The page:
When it comes to assessing exercising footwear, the most important aspect for us is the cost and value. Now, if you read carefully, we always looked for the cost and value of a product when evaluating it. Reason being, this is a key indicator as to whether or not a product is worth the money or not. Now, you might be wondering, how can you use the cost and value to measure a product’s worth?
Look at the entire market for the product. Study the price points, note the lowest priced pair, the highest priced one, and what appears to be the median price tag.
With a greater understanding of the price ranges for the market, start to look at each product and assess how much value the show offers. We always like to ask: “What is the return on investment for this pair?”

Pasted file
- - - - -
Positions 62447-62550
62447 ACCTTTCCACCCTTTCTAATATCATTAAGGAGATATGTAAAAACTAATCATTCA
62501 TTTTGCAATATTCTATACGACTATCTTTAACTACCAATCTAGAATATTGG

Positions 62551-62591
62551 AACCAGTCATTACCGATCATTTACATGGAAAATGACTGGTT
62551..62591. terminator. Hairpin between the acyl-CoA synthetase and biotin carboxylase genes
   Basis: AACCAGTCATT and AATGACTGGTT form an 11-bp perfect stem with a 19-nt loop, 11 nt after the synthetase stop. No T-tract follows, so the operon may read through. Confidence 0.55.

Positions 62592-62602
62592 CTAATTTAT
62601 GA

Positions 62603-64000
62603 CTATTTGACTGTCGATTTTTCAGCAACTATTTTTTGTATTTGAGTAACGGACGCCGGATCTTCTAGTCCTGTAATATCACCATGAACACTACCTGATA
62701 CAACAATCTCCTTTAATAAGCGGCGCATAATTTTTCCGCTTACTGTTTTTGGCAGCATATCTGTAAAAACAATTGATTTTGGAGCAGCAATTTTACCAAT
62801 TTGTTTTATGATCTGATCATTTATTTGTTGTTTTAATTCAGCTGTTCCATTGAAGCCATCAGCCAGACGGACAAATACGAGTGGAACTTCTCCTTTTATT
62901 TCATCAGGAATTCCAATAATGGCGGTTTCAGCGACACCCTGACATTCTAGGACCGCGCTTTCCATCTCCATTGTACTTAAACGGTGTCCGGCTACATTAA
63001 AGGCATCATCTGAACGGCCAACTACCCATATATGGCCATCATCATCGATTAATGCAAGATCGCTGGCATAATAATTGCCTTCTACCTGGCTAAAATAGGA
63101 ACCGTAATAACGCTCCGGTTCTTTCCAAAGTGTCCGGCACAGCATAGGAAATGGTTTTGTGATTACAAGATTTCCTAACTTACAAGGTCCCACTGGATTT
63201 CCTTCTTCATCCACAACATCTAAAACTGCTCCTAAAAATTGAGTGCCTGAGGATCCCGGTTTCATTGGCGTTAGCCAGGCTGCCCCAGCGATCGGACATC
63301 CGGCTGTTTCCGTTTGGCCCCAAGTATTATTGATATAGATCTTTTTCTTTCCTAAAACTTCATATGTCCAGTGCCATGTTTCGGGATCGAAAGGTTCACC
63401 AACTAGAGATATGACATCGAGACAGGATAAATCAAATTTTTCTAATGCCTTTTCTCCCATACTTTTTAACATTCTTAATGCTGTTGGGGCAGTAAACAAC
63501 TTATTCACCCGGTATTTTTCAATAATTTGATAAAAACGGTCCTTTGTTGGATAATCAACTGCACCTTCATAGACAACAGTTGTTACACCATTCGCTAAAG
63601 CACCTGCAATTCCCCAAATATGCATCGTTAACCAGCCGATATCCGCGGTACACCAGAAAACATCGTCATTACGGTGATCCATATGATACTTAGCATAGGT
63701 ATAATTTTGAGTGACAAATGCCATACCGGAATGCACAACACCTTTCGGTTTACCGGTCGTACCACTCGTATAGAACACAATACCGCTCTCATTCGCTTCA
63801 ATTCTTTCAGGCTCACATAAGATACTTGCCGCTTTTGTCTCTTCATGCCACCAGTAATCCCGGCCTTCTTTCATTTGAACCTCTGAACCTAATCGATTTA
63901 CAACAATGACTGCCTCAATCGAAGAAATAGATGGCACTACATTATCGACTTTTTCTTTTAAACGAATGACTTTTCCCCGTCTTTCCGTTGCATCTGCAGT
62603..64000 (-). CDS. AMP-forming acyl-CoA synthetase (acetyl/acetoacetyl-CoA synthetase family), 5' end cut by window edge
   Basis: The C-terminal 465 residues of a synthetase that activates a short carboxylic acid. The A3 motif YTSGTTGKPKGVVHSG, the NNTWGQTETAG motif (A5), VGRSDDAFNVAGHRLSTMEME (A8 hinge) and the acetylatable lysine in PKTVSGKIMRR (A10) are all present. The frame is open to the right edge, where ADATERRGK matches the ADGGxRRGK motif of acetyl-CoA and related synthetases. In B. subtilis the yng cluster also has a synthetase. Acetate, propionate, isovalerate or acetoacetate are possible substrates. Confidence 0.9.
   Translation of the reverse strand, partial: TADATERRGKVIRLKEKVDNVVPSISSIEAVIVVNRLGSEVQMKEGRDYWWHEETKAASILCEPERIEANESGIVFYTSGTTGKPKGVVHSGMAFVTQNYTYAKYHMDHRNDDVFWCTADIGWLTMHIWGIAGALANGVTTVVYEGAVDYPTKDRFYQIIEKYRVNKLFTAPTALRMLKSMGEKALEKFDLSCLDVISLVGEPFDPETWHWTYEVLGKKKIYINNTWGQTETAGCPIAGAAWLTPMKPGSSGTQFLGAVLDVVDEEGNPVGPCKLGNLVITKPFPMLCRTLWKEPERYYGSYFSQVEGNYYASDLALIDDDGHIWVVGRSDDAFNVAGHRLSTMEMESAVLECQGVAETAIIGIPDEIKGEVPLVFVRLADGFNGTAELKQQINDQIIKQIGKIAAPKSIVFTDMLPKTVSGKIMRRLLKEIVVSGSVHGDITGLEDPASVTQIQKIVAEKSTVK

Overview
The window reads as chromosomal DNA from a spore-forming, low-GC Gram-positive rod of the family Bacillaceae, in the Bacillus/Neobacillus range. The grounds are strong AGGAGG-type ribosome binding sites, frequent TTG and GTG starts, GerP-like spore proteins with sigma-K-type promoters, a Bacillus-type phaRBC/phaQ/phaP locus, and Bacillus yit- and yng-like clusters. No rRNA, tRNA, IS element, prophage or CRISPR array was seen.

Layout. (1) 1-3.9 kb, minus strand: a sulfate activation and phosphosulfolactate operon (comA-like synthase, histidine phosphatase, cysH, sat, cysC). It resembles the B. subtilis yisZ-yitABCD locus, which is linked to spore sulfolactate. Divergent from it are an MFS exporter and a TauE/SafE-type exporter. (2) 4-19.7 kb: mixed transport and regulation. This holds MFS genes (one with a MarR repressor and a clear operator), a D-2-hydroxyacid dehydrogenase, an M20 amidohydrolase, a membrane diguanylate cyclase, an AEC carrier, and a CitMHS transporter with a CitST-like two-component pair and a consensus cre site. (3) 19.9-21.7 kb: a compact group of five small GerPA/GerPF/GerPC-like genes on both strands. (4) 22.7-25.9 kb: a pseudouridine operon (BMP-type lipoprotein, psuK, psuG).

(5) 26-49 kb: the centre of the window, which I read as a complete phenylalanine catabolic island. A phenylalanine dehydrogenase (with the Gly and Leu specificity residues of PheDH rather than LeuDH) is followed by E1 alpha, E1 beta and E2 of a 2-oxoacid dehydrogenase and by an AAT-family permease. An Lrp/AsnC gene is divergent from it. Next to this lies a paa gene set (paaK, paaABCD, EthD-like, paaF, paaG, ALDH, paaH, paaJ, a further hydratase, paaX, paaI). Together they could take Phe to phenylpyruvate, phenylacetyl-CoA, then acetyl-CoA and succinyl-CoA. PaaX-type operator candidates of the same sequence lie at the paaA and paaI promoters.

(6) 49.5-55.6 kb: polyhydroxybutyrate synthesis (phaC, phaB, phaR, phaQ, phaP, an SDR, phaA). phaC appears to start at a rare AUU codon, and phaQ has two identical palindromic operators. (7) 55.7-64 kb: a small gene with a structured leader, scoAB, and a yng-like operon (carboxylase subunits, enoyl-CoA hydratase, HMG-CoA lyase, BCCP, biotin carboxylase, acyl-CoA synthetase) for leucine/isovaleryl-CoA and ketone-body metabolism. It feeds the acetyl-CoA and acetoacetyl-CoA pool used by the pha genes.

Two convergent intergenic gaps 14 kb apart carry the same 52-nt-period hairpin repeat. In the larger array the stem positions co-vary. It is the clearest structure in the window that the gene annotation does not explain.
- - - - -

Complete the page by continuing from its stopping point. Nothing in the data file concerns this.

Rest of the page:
Based on your information and insight from step one, assess whether or not it offers enough value for the price point.
Look at reviews! The most important aspect in determining value is how well the shoe works for the average person, not just qualities that the brand touts or the overall price point. It's best to check out reviews from multiple sources; you can look on websites such as Amazon, where products will typically have plenty of reviews from buyers, and you can look up blogs and other websites devoted to footwear enthusiasts if you're looking to get a more in-depth and professional take on the shoe.
The options on our list are all great for an indoor workout and you are sure to find the one that suits you and your workout plan best. You won’t go wrong with the comfort, design, and traction of any of the choices.
There are options on the list for those with flat feet and those with high arches, for those that need a little more support in the midfoot and those who need flexibility.